Two common brush species native to Kansas and widely spread across the state are roughleaf dogwood (Cornus drummondii) and smooth sumac (Rhus glabra).
Roughleaf dogwood is a shrub that can reach 15 feet in height. Flat-topped clusters of white flowers usually appear in late May to early June. The round white fruits appear in September to October. Roughleaf dogwood occurs in fencerows, edge of woods, along streams, and open prairies. It provides cover for wildlife and nesting birds.
Smooth sumac will grow to a height of 5-7 feet and produces an open milo-like head in early June Leaves are odd-pinnately compound and turn to bright red in the fall. The round red fruits are produced by August to September. It grows on rocky soils in pastures and along fencerows. Some birds will eat the seed and the plants provide cover for birds and mammals.
These shrubs can produce clumps that will shade out and reduce forage production. Cattle generally do not browse on these species. Sheep and goats are more likely to utilize these woody plants.
Be on the lookout for roughleaf dogwood and smooth sumac and implement a control plan if needed.
Roughleaf dogwood control
Roughleaf dogwood is rarely grazed and invades grassland in the absence of prescribed burning. Pastures that are frequently burned usually do not have a roughleaf dogwood problem. A Konza Prairie study near Manhattan indicated that roughleaf dogwood increases dramatically on grazed or ungrazed watersheds with a burning frequency of 4 years, compared to annual burning. Once established, roughleaf dogwood is difficult to remove with fire alone as the plant usually leafs out after the burning season. Long-term late-spring burning may gradually reduce stands of roughleaf dogwood.
The optimum time to spray roughleaf dogwood is between the flower bud state and early seed production (Figure 1). A number of foliar-applied herbicides including triclopyr (Remedy Ultra), dicamba (Banvel), and picloram (Tordon 22K) used alone or in combination with 2,4-D will defoliate roughleaf dogwood, but actual mortality is usually less than 25%.
Roughleaf dogwood can be difficult to control. High-volume treatments providing greater than 50% mortality include 0.5-1% PastureGard HL (triclopyr + fluroxypyr), 1% Surmount (picloram + fluroxypyr), and 1% Grazon P+D + 0.5% Remedy Ultra (picloram + 2,4-D + triclopyr). All these herbicides are applied with water. Adding a 0.25 to 0.5% v/v non-ionic surfactant may enhance control. Aerial applications should be applied in a minimum 3 gallons per acre total spray solution to insure adequate coverage.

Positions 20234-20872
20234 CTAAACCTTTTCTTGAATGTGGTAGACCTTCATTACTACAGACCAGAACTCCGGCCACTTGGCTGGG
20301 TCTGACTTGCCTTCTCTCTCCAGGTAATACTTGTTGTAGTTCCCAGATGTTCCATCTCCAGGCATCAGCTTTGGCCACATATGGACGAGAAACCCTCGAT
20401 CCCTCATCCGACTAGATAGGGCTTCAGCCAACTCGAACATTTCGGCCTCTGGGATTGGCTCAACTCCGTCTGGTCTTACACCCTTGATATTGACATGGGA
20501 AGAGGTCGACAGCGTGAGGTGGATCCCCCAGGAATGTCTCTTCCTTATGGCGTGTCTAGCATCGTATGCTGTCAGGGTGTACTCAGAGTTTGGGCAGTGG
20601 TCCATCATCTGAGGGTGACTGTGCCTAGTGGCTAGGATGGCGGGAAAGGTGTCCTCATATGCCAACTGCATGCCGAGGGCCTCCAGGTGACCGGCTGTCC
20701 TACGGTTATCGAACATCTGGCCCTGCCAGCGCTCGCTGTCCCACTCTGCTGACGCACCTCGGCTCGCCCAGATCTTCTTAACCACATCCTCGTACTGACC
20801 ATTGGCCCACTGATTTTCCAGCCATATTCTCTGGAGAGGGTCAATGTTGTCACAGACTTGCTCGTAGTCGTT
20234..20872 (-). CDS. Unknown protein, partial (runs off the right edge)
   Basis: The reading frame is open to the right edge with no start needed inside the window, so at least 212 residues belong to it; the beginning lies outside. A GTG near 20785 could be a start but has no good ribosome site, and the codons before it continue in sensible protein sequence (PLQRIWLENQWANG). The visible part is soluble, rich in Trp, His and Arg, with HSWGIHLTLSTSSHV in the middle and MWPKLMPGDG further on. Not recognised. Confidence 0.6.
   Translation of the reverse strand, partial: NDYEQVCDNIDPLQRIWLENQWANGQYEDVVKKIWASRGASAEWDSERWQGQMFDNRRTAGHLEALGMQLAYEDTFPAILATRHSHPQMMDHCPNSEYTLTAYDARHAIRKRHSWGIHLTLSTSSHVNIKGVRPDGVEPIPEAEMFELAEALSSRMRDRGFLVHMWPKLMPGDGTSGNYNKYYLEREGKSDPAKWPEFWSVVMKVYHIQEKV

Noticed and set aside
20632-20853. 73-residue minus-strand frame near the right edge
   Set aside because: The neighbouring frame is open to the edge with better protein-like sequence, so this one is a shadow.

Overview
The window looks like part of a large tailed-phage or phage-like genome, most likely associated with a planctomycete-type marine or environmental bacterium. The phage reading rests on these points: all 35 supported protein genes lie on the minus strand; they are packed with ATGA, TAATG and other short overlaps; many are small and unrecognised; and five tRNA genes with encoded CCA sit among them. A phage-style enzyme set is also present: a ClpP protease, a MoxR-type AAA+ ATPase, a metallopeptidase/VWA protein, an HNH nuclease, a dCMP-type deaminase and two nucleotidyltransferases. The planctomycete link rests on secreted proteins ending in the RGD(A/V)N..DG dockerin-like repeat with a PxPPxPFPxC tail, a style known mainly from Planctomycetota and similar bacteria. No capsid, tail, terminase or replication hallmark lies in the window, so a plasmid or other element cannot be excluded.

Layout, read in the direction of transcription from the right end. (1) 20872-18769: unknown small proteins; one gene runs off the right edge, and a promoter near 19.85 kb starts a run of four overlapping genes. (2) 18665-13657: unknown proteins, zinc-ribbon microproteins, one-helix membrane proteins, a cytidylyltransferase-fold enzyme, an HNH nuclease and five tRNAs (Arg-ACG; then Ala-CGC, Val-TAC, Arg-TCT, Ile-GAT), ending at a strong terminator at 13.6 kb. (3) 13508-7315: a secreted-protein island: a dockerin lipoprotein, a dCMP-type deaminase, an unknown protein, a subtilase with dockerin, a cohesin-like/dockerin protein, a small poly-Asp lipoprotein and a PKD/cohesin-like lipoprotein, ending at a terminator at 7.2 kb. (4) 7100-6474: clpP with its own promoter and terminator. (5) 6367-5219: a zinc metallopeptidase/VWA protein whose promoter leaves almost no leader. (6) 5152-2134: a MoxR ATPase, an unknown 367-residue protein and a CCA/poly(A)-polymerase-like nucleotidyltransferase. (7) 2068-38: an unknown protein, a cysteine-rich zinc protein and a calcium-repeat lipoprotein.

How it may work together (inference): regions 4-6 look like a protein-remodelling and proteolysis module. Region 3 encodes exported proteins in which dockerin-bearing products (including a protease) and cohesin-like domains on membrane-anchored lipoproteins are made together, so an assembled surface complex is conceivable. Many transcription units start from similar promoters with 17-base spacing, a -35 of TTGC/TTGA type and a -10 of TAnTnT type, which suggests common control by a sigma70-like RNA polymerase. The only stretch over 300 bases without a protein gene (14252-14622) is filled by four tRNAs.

A single application of any herbicide does not completely eliminate roughleaf dogwood, but may open up the stand enough to carry a fire. In subsequent years, a combination of prescribed burning in the late spring followed by a herbicide application 4-6 weeks post burning should provide good control.
Figure 1. Roughleaf dogwood in full bloom. Photo by Walt Fick, K-State Research & Extension
Smooth sumac control
Late-spring burning will keep smooth sumac shorter in stature, but generally increases stem density. The optimum time to spray smooth sumac is between the flower bud stage and early seed production (Figure 2). Smooth sumac is among the easiest woody plants to control with herbicides if applied at the proper time. Smooth sumac is controlled with 2-3 pint/acre 2,4-D with ground or aerial application.
Figure 2. Smooth sumac in early seed production stage. Photo by Walt Fick, K-State Research & Extension
Measures that can mitigate both roughleaf dogwood and smooth sumac
Soil-applied materials such as Spike 20P (tebuthiuron) and Pronone Power Pellets (hexazinone) can provide control of roughleaf dogwood and smooth sumac. Spike 20P should be applied during the dormant season at 0.75 ounces product per 100 square feet. This is equivalent to 20 pounds of product per acre. Pronone Power Pellets should be applied when the soil is moist and rainfall is expected within 2 weeks of application. For plants 3-6 feet tall apply 2-4 pellets at the base of the plant. Expect to see grass damage following use of Pronone Power Pellets. These dry soil-applied products may be useful in areas where spray drift may cause considerable non-target damage.
Growing season burns, e.g. in August, have the potential to reduce stands of roughleaf dogwood and smooth sumac.
Walt Fick, Rangeland Management Specialist